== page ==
Raven’s Ladder by Jeffrey Overstreet

Led by troubling visions of a shadowy Keeper who is probably benevolent and hoping to find Auralia and her colors, Cal-raven, king of Abascar, leads his homeless people out of exile and into a danger of another sort–seductive House Bel Amica, where brews a danger of a greater kind, related to the tentacles that sprang from the ground and destroyed House Abascar.

Raven’s Ladder is the third intallment in Jeffrey Overstreet‘s Auralia thread, began in Auralia’s Colors and continued in Cyndere’s Midnight. The basic gist is that King Cal-raven of Abascar, through the colors woven by the mystical (and missing) girl Auralia, and heiress Cyndere of Bel Amica, through the noble ambitions of her dead husband Deuneroi, have been given a vision of a different world, one that involves liberating the beastmen of House Cent Regus, under a deadly curse. The Keeper figures into things somehow, but it’s not God. It might not even be good, but it gave King Cal-raven a vision of a ladder to climb to bring his house to freedom.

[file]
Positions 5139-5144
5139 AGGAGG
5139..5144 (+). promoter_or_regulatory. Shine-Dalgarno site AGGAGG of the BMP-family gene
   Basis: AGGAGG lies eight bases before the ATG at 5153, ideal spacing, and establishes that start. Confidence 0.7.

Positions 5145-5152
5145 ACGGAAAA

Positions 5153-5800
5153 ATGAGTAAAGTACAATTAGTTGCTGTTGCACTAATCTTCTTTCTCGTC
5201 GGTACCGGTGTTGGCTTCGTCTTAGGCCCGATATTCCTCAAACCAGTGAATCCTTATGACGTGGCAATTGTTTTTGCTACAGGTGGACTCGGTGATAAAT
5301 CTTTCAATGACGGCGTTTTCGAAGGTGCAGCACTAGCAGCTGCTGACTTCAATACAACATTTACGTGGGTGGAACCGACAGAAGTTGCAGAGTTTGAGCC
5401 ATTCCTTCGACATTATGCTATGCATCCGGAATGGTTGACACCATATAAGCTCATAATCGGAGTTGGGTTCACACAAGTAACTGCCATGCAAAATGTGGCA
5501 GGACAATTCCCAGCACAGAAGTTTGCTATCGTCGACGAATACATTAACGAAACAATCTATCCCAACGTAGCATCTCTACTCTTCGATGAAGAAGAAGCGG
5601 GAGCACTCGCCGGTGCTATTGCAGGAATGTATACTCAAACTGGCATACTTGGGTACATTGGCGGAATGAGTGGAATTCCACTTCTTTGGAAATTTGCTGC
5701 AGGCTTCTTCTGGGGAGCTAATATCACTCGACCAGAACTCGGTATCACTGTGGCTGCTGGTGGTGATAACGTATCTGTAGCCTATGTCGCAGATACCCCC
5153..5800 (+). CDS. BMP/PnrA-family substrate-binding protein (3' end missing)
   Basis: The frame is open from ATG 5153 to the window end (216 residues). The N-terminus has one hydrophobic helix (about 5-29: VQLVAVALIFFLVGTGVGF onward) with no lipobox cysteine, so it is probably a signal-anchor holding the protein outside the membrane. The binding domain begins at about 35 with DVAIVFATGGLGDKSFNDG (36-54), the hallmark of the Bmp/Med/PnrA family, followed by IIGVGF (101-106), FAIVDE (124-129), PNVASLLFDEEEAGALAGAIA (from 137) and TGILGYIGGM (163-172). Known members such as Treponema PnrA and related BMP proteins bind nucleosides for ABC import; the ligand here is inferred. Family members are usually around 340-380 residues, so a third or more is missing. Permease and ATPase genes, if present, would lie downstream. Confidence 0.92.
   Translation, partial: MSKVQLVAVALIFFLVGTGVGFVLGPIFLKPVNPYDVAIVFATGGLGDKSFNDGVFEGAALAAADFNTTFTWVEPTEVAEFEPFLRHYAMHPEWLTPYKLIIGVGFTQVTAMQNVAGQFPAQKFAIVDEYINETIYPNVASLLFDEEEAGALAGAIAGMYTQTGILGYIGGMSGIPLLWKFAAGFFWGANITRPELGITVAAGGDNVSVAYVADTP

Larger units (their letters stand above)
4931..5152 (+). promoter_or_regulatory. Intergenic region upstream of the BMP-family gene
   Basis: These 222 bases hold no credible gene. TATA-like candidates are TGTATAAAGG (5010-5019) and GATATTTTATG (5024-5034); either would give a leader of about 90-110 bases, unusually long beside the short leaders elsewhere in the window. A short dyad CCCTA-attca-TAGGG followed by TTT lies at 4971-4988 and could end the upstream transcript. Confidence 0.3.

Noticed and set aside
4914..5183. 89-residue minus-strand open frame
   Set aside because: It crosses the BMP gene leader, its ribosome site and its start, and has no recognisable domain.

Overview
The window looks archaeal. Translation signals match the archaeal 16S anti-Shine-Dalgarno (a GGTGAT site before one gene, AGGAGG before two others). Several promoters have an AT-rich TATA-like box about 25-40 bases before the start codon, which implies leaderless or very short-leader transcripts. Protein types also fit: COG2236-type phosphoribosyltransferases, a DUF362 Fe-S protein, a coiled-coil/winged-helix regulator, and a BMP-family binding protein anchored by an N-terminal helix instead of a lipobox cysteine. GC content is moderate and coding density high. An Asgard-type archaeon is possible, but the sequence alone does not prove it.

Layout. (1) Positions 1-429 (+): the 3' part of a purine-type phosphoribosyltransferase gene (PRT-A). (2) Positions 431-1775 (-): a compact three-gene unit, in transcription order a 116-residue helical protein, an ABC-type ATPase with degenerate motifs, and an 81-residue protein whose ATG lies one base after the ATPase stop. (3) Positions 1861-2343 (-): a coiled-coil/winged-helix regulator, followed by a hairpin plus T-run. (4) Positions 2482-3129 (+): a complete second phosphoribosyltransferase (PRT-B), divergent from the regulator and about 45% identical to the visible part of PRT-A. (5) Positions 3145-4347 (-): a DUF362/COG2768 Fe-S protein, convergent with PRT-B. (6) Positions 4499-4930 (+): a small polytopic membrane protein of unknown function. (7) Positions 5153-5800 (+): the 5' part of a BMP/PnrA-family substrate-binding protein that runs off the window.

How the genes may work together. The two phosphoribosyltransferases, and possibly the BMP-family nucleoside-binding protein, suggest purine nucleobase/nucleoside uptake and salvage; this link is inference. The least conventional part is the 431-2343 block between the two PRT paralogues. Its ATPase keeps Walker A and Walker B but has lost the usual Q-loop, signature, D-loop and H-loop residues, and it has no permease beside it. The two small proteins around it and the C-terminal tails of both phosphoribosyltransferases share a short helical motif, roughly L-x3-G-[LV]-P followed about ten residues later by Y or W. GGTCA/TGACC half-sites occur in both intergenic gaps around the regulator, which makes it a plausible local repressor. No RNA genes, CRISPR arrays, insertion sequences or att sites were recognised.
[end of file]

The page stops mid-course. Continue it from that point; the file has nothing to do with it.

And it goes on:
In Raven’s Ladder, Overstreet has really hit his storytelling stride. I loved the first two books but found them both to foreground poetry over plot in some key places, making it hard to follow the story at times. Here, he’s sublimated his poetic impulses into the plot itself, and as a result I was able to fill in some gaps that eluded me in the first two books. That’s not to say that he’s a writer who gives up easy answers–not at all. There’s a lot of fearsome mystery to be found in these books, unanswered questions and stories as yet untold. But it seems he’s found the fine line between mystery and opacity without sacrificing the beautiful prose that has captivated from page 1 of book 1.

I continue to be happily impressed with the originality of Overstreet’s story. It has the genre trappings of epic fantasy (my favorite) but eschews the worn-out hero’s journey bildungsroman that has become so trite. King Cal-raven is a noble visionary, but he’s not above making questionable moral choices (like pitching the woo at a married woman), and he’s not a chosen one or anything dumb like that. All the political intrigue is subtle and fascinating and really comes into its own in this book. I can’t wait to read the last book and find out how it all comes out!

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